The NBA, on the other hand, won’t. It may as well have said to its fans, We care more about sticking it to the players than taking care of you. You can go ahead and surf ESPN.com. How less traffic to webpages is supposed to hurt the players, I’m not sure. But I do know it’s going to hurt both fans and the league in the long run.
The players are obviously going to suffer as well. Not only will they (most likely) not get to play games next season, they also won’t get paid, leading to tough decisions like Which house should I pay the mortgage on this month? and What should replace Cristal as my lockout beverage of choice?
Jokes aside, it’s going to be an adjustment. Especially when you take into account the potential falling outs between players and the team officials who are mandated not to speak with them under any circumstance. If you’re wondering why that’s a problem, think about Tracy Jordan on 30 Rock. Then picture him trying to function without Kenneth.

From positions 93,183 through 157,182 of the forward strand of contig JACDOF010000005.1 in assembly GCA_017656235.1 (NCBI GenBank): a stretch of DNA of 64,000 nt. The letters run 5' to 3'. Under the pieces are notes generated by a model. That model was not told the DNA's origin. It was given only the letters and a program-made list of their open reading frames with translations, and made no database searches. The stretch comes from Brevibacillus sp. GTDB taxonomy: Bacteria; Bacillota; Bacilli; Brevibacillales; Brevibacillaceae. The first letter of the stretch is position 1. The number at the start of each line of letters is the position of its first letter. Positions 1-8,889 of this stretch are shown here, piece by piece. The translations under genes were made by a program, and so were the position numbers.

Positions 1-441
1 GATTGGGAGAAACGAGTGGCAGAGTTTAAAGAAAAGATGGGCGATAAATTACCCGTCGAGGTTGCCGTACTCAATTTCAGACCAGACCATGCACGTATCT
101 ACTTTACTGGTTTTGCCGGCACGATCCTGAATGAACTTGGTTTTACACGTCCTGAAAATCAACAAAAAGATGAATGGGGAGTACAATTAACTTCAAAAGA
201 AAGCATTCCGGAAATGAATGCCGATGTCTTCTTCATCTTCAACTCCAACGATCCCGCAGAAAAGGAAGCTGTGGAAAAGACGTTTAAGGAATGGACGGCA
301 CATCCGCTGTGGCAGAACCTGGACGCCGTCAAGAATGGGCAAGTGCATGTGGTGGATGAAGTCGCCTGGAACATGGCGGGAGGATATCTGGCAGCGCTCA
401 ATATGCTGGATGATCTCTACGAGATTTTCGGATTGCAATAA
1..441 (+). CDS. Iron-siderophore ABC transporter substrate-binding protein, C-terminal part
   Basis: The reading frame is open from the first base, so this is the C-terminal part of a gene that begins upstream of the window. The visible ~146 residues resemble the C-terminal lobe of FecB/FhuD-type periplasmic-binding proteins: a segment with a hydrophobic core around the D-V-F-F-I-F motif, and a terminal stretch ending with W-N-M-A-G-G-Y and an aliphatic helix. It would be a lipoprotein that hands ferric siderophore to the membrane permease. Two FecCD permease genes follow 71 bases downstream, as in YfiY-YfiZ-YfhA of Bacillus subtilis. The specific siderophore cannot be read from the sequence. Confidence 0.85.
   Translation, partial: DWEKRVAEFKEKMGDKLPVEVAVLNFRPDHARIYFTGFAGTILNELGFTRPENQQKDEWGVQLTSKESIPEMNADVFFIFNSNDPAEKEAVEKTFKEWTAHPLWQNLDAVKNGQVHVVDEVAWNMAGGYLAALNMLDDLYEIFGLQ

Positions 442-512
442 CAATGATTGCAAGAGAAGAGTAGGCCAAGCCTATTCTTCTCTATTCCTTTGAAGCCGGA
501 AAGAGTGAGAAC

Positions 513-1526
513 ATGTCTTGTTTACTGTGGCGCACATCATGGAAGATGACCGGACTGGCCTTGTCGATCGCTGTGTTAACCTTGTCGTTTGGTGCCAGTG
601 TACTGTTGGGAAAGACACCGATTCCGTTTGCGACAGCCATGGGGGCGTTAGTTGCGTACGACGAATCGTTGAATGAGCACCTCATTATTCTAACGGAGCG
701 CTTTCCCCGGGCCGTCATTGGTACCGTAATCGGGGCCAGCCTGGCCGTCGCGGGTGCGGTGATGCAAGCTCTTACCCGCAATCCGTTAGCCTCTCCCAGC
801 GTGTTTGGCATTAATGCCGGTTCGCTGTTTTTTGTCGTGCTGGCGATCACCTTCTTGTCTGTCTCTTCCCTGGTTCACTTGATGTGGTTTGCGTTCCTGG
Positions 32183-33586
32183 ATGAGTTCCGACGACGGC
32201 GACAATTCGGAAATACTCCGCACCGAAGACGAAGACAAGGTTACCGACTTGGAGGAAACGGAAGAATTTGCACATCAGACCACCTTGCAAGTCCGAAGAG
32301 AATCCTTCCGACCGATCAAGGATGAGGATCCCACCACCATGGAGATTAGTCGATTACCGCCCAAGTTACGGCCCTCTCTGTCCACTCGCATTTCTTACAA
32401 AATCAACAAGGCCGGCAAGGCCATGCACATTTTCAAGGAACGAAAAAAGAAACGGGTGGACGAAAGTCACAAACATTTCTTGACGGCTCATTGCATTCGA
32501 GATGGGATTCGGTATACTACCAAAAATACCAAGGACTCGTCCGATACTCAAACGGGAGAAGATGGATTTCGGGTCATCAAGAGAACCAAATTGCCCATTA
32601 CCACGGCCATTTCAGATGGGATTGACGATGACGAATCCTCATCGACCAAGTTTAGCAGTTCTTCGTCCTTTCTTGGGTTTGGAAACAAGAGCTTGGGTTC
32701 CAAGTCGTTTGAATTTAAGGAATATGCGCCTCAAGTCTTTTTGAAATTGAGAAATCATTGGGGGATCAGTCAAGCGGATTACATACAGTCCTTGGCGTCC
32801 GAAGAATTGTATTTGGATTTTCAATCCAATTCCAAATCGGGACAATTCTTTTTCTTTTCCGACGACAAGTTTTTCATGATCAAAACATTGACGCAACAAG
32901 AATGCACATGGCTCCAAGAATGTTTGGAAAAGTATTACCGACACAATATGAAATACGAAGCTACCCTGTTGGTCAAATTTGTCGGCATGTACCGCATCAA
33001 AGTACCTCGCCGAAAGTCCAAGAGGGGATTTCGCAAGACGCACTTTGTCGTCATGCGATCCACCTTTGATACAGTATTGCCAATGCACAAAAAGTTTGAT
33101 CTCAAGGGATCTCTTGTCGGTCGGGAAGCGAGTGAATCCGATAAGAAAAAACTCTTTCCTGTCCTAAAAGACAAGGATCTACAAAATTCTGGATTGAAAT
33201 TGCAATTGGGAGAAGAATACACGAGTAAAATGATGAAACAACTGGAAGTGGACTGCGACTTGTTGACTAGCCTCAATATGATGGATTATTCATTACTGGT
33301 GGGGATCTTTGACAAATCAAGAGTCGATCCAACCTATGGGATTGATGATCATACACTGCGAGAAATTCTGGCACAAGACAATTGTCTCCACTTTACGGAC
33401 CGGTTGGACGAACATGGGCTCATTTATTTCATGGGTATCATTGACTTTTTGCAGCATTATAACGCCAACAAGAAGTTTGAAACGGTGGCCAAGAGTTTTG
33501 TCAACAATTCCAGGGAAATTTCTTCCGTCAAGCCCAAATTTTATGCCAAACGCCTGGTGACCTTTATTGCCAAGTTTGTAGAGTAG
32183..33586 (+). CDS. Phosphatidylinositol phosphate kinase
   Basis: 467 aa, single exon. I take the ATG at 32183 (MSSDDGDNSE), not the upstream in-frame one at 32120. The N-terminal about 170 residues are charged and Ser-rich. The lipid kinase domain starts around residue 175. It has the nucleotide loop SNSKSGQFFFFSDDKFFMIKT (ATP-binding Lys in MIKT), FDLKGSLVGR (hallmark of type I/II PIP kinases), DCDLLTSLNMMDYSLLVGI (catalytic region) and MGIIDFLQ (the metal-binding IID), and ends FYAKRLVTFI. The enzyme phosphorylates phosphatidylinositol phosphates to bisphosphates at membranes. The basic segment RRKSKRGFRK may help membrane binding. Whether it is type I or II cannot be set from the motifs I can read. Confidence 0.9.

A lot of NBA players are friendly with clubhouse guys and team officials. As Sam Amick wrote Thursday, it’ll be interesting to see if those friendships can stand the tension of months non-interaction and forced avoidance.
Finally, the owners will suffer because their product is going to lose value and their “assets” may or may not be as equitable when the next season starts. What do I mean by “assets”? The players. There’s a good chance some of the best ones will get fat and lazy in the months of lockout-induced coma.
Remember Shawn Kemp after the ’98 lockout? He was a 300-pound train wreck. Do you really want to take that chance with this generation of guys?